Literary Disappointments (was: The LKH thing)

Gomi no Sensei gomi at speakeasy.net
Mon Feb 17 17:41:17 PST 2003

On Mon, 17 Feb 2003 15:54:57 -0800 (PST), Dennis Higbee 
<den at epia.monger.net> wrote:

> On Mon, 17 Feb 2003, Gomi no Sensei wrote:
>> On Mon, 17 Feb 2003 13:05:49 -0800, Richard Malena 
>> <rmalena at softhome.net> wrote:
> [Terry Goodkind and bad books]
>> OTOH, Tad Williams could have been a decent author at some point. 
>> Memory, Sorrow, and Thorn is a solid duology spread out over three 
>> books. Given that after its success he's probably less subject to 
>> editing than before, I have little interest in plowing through the 
>> verbal underbrush for 'Otherland'.
>> In fact, a lot of the junky fantasy on the shelves today can be laid at 
>> editorial feet, or the absence thereof.

> I think that's brutally unfair to editors.  They're not miracle workers,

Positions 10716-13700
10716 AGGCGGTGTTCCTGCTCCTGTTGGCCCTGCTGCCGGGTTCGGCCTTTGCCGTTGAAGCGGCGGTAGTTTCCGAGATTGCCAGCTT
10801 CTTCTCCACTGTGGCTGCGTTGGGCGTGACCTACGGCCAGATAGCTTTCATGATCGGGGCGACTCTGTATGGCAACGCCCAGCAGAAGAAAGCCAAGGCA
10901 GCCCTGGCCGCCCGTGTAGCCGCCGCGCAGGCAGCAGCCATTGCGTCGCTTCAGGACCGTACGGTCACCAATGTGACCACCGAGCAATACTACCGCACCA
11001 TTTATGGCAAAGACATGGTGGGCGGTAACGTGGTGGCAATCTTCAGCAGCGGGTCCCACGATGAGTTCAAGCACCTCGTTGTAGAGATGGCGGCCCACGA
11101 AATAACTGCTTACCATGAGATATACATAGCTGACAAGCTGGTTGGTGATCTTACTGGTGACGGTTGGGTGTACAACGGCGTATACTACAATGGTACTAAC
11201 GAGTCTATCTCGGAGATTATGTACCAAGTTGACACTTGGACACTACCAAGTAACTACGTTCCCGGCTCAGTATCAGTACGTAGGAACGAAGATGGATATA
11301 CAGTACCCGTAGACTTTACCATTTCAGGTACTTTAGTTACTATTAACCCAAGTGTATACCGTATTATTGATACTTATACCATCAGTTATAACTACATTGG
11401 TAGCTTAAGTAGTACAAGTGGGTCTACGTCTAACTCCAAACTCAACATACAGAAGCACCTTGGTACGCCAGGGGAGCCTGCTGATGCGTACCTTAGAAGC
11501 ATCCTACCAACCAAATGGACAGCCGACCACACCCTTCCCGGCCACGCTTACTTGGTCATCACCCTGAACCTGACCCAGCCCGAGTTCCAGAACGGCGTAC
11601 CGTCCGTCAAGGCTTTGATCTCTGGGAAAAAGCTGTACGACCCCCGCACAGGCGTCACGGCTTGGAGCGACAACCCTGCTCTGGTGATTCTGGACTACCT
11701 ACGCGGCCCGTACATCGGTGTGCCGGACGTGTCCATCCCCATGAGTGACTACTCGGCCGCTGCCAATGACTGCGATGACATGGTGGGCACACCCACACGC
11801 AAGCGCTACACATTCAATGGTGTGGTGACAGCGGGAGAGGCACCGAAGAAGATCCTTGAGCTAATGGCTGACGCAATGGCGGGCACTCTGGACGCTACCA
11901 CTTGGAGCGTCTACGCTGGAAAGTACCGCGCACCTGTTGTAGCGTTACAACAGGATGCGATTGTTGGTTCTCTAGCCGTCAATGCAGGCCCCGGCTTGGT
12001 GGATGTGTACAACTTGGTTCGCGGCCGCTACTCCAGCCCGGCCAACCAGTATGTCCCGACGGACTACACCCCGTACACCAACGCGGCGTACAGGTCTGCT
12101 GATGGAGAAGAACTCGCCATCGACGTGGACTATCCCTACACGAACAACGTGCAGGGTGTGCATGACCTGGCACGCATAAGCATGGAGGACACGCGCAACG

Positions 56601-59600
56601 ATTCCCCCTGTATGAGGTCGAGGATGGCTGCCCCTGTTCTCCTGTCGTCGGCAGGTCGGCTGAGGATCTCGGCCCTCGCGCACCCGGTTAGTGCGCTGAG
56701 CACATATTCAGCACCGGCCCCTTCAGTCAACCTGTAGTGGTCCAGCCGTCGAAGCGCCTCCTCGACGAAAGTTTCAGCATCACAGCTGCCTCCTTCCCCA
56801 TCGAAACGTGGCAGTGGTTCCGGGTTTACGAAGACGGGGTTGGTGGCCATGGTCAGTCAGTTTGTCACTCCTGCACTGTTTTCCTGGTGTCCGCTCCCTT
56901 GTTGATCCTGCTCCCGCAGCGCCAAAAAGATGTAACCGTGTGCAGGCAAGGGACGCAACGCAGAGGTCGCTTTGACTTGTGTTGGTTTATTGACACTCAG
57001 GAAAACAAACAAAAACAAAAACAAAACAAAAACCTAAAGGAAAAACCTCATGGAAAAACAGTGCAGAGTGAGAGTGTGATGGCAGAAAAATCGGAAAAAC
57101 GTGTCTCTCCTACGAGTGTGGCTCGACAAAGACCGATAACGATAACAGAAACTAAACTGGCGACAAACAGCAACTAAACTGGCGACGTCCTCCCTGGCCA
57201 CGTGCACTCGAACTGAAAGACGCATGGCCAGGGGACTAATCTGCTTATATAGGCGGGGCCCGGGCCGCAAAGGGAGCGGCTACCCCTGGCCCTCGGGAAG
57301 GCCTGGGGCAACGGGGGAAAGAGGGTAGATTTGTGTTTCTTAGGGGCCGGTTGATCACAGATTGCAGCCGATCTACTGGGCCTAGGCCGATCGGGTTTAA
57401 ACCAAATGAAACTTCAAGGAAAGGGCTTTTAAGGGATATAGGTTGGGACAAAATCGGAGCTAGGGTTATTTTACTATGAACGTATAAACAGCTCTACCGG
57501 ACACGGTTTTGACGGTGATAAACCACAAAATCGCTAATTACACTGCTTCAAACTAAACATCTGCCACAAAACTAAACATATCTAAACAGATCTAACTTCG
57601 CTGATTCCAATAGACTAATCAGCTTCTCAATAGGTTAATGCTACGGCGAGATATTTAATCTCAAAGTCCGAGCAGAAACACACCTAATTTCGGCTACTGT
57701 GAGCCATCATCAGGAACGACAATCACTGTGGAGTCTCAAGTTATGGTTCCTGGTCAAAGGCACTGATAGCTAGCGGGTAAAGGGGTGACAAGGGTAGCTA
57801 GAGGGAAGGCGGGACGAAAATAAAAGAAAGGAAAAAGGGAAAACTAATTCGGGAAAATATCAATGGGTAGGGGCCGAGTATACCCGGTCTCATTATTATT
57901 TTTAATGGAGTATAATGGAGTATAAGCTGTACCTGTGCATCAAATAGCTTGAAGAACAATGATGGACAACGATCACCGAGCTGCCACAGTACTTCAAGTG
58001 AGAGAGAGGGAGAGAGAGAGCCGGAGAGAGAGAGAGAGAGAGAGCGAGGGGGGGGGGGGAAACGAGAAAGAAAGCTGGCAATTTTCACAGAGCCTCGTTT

> you know and turning a 900-page doorstop into a tightly plotted story a 
> third that size in the time frame that most editors have isn't bloody 
> likely.

Would you consider it unfair to say that most fantasy today reads as if it 
has been lightly edited, to the detriment of the quality of the 

I don't think it's unfair to say that most authors don't turn out their 
best work on the first draft, and that a good editor plays a large part in 
polishing material to a high standard. Or that a lot of near-miss fiction 
could have been good with a few more revisions -- Tad Williams' 'Memory, 
Sorrow, and Thorn' has a number of excellent moments. And a great deal of 
sloppy plotting and sheer gratuitious bulk that needed to stay home, and 
nobody told Tad 'hey, you could cut a few of these subplots and improve the 
flow of the story'.

> Not to mention the fact that people LIKE doorstop fantasy.  Just because 
> your taste doesn't match the market doesn't mean that editors aren't 
> doing their jobs.

That's perilously close to saying value judgements on good vs. bad 
literature are impossible, nu?

paul e.